Minimum
Guidelines
Site Hazards

You need to be aware of the common hazards you will encounter as a tree planter in order to be able to take steps to prevent accidents, injuries and occupational illnesses.

Burned areas

You may be planting trees in areas that have been burned by a prescribed burn to remove slash, or by a wildfire. You need to be aware of some of the hazards associated with burned areas:

  • breathing the soot and charcoal over a long period of time may contribute to the development of cancer or other lung problems

  • areas that have been recently burned may also have hot spots or ash pits that are still burning, which, if stepped into, may result in burns or other injury.

As a rule of thumb, a burned area should only be planted after a good rain has cooled down the area, and dampened or washed away the fine, light material that could easily become airborne.

Insects

You will encounter a number of insects while working outdoors in BC. Some insects are pests, and some can cause injury or serious illness. In summary here are the insects you should be aware of, the potential hazards, and the precautions you should take:

Bees, wasps and hornets

Hazard:

  • stings that are painful and may cause an allergic reaction

  • allergic reactions can be fatal in some cases.

Precautions:

  • be aware of potential nesting sites

  • watch for swarms of insects, obvious nests and nest entrances at the base of stumps and in fallen logs

  • seek immediate treatment for all stings

  • carry bee sting treatment swabs to reduce the pain of the sting

  • ensure that a bee sting kit and antihistamines are available on site, or carried on your person if you know that you are allergic to stings

  • inform your employer and the first aid attendant of known allergies.

Black flies, mosquitoes and no-see-ums

Hazard:

  • bites that cause irritation
  • multiple bites may cause swelling, particularly around the eyes and lips
  • inhaling insects can cause discomfort.

Precautions:

  • use insect repellent
  • keep shirts tightly buttoned
  • close pant legs by tucking them into your socks, or by sealing them with tape
  • use a mask to prevent inhalation of insects if they are present in swarms
  • seek first aid for excessive swelling.

Deer and horse flies

Hazards:

  • painful bites that may cause swelling.

Precautions:

  • use insect repellent
  • keep shirts tightly buttoned
  • close pant legs by tucking them into your socks, or by sealing them with tape
  • seek first aid for excessive swelling.

House flies

Hazards:

  • transfer of disease, particularly food borne disease.

Precautions:

  • follow camp sanitation guidelines.

Ticks

Hazards:

  • the insect becoming embedded in the skin, the transfer of disease (e.g., lyme disease, rocky mountain spotted fever), infection.
Precautions:
  • use insect repellent

  • keep shirts tightly buttoned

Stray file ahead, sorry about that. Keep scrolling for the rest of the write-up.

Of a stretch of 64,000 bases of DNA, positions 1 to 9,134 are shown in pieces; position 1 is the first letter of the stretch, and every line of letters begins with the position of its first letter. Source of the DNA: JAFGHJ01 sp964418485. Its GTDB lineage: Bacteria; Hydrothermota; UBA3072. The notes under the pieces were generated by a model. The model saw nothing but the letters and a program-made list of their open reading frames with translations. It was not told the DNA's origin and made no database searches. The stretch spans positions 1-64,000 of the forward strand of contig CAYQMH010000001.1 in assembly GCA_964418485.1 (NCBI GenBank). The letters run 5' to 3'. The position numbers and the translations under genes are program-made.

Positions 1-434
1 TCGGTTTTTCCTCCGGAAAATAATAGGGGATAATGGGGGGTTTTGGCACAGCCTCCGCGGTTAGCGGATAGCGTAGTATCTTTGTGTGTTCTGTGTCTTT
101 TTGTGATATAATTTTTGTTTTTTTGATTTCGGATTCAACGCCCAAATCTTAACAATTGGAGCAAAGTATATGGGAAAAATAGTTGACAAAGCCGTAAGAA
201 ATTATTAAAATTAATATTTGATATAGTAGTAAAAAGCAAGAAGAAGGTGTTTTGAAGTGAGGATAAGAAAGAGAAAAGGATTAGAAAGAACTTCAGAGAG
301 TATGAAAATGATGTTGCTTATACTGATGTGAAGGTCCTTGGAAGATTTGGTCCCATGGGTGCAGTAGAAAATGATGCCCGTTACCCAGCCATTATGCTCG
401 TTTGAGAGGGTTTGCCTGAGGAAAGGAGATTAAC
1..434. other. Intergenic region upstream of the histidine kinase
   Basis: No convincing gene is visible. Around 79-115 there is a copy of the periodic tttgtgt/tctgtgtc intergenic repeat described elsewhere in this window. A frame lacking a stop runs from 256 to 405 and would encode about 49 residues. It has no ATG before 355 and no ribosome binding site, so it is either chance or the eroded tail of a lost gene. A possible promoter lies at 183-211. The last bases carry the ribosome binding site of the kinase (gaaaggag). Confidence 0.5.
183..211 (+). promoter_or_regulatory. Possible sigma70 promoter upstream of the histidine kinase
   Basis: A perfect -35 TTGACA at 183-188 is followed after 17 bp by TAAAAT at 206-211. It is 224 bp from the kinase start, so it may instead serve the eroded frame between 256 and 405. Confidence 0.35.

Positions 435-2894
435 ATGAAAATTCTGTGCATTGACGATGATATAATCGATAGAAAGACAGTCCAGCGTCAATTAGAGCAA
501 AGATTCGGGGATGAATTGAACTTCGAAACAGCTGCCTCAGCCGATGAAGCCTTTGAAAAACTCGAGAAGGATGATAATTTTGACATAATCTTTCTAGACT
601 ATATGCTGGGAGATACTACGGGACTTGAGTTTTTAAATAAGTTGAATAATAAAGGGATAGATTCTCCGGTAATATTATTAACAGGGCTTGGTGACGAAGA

• close pant legs by tucking them into your socks, or by sealing them with tape

  • check yourself daily for ticks (especially in the folds of the skin, hair lines, the back of neck, and the belt line)

  • seek first aid, do not attempt to remove ticks by pulling or prying, their heads will break off under your skin.

Pesticide

Pesticides include fungicides, herbicides and insecticides. You may encounter pesticides in treated planting areas and on treated seedlings. The Ministry of Forests or client should provide your employer with material safety data sheets (MSDS).

Treated planting areas

You may be planting in areas that have been treated with herbicides used to kill unwanted vegetation. Important information to know is:

  • treated areas must have signs posted indicating the date of treatment and the type of herbicide agent used

  • most common herbicides used in BC have a minimum site re-entry time of 48 hours or less (e.g., the herbicide Vision has a site re-entry time of 12 hours)

  • site re-entry is allowed sooner if the required personal protective equipment and clothing is used

  • as a rule of thumb, waiting 48 hours after an area has been treated with herbicides before re-entering is sufficient in almost all cases.
Remember, YOU HAVE THE RIGHT TO KNOW about a herbicide and its potentially harmful effects. Ask to see the material safety data sheet (MSDS).

Seedlings

Seedlings may have been treated with fungicides, herbicides or insecticides at the nursery. Pesticide use is being reduced and the residue left on seedlings has been determined to be low. Important information to know is:

  • boxes of seedlings may be marked as "Pesticide Free" or indicate the type of pesticide applied to the seedlings and the last application date

  • your employer has the responsibility to inform you if the seedlings have been treated

  • avoid breathing any fumes when opening tree boxes

  • tip opened tree boxes on their side to allow any pesticide residue to escape

  • never use the tree boxes for food storage.
Remember, YOU HAVE THE RIGHT TO KNOW about a pesticide and its potentially harmful effects. Ask to see the material safety data sheet (MSDS).

General precautions

You must use the following precautions to protect yourself from the potential harmful effects of pesticides:

  • dress to minimize exposure by wearing:
    - a long-sleeved shirt free of holes or tears
    - impervious gloves such as rubber, nitrile or vinyl
    - long pants
    - sturdy boots covering the ankles
  • wash your hands before eating, smoking, urinating or defecating
  • start each day with clean clothes
  • wash your clothes and work gloves often
  • change out of your work clothes after work (do not sleep in them)
  • hang clothes to dry in designated areas away from sleeping, food preparation or dining areas.

Slopes and Footing

A major source of injury to tree planters is slipping, tripping or falling down. You will be required to work on steep slopes, or in areas with unstable ground, fallen trees, rotting vegetation or slipping hazards.

To minimize the risk of injury, take the following precautions:

  • keep your caulked boots in good shape and replace the caulks often

  • choose your route carefully to avoid holes, rotten vegetation, and steep slopes or drops